My battery seldom go under the half way line.
    My next post I'll write about how i keep it charged. Stay posted! Got to go to my PhD seminar.
    I'm Canadian by the way! Just in Taiwan right now with the C hence my user name!
     
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  9. Leadfoot J. McCoalroller

    Leadfoot J. McCoalroller Senior Member

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    Every car hits an aerodynamic wall at popular USA highway speeds. The prius just has more potential savings to lose.
     
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  10. Max Taiwan

    Max Taiwan Active Member

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    Part 2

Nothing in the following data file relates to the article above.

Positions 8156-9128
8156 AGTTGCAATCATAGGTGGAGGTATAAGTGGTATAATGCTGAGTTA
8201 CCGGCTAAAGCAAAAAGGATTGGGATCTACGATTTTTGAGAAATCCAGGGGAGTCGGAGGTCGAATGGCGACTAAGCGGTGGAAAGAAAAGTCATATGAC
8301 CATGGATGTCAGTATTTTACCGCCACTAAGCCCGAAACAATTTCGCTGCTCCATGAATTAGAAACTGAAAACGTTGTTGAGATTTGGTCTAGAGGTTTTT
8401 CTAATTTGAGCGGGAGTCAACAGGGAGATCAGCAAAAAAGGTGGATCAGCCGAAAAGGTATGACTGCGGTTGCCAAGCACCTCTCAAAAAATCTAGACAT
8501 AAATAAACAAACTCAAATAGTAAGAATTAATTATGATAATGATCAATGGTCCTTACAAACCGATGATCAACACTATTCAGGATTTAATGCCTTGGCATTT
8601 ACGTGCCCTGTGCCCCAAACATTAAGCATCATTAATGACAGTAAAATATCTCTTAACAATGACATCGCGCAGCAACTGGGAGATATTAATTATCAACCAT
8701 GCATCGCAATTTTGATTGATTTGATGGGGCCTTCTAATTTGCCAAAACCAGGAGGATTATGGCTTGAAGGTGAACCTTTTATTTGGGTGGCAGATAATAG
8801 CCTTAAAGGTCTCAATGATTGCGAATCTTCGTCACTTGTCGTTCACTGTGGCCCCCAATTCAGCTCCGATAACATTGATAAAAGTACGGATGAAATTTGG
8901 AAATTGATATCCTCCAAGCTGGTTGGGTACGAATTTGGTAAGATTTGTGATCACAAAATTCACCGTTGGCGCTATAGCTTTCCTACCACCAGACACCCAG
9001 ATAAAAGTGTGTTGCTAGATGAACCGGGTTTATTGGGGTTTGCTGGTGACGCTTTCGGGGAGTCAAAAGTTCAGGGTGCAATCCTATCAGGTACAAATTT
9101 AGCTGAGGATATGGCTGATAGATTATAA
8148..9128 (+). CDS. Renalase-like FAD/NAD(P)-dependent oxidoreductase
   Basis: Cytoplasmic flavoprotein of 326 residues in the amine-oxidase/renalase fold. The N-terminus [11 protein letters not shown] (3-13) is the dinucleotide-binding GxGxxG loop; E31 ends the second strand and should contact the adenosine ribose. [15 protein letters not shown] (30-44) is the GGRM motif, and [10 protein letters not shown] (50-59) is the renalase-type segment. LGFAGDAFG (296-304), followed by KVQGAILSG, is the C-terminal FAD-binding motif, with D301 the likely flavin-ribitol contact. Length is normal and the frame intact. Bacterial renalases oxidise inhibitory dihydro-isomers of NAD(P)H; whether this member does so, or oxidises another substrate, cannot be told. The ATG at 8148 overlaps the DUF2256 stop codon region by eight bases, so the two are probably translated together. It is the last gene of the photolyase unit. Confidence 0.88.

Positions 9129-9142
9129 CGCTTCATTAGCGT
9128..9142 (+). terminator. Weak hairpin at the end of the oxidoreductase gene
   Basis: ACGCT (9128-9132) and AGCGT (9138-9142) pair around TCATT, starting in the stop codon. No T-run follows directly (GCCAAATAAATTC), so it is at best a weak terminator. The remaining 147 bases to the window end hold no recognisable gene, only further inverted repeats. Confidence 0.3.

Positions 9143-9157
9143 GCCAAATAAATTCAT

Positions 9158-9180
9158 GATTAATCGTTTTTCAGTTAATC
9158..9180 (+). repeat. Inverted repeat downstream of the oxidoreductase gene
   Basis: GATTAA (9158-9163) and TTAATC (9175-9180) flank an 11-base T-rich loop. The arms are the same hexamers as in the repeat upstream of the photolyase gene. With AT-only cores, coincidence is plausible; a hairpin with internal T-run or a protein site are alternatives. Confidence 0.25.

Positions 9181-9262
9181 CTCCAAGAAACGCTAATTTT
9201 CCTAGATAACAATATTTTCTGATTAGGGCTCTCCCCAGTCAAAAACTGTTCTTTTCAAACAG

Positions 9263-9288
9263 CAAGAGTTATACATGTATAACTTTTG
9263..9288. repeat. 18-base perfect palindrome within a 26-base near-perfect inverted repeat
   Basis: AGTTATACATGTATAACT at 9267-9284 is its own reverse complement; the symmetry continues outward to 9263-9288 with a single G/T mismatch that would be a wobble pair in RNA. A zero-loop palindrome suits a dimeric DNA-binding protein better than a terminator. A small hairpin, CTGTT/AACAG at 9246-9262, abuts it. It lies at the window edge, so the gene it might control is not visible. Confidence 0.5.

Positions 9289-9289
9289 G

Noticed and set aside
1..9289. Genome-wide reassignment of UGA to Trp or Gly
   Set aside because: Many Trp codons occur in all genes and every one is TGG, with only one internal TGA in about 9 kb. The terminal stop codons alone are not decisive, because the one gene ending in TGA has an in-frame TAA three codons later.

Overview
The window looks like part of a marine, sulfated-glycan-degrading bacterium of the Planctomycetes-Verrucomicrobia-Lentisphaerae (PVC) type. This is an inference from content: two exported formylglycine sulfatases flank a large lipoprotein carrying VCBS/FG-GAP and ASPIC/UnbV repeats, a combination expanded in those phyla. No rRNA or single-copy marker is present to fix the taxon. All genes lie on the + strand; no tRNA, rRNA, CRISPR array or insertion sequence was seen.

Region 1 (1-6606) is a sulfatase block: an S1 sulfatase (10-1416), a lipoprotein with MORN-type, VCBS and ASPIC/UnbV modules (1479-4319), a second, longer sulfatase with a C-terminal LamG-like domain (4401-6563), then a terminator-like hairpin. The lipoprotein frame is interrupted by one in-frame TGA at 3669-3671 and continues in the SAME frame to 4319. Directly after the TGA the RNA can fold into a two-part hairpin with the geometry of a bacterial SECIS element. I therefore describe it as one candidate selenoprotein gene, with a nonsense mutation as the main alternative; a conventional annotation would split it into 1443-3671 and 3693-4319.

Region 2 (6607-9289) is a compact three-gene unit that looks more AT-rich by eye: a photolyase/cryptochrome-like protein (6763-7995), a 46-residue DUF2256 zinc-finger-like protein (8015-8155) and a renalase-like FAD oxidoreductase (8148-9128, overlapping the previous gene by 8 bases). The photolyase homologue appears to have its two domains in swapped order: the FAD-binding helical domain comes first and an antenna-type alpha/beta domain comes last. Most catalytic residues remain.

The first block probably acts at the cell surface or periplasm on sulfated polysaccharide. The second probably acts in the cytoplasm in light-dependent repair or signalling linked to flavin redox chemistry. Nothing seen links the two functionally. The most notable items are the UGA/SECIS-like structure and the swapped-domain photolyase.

Highway! This is the most difficult to achieve. Our engine will do around 45 mpg or 5.2l/ 100km on paper highway. In the real world factor in wind, drag, incline, tire pressure and moisture you are looking at 43 on a good day. So how do we get close to that value or go nuts and do our 70+ combined?
    The key is to let it be for that 60mph+ part of highway speed and pull every drop of efficiency before you get there. For example utilizing the ICE and EM characteristics in the city and sub 60mph speed, making them do what they are good at as i mentioned earlier.
    Further way to do it is to install parts to improve the engine efficiency, with the new seloniod I installed I was able to improve not only a great deal of efficiency in the city but also I was able to get up to highway speeds more efficiently.

    Put together all the influences and driving technique and given that it is not 100% Highway driving we were able to achieve 70 MPG+ numbers.

    This is the bottom line honest truth of how these numbers come to be, anybody who tells you they can do 60 miles or 70 miles per gallon on full highway driving is not possible.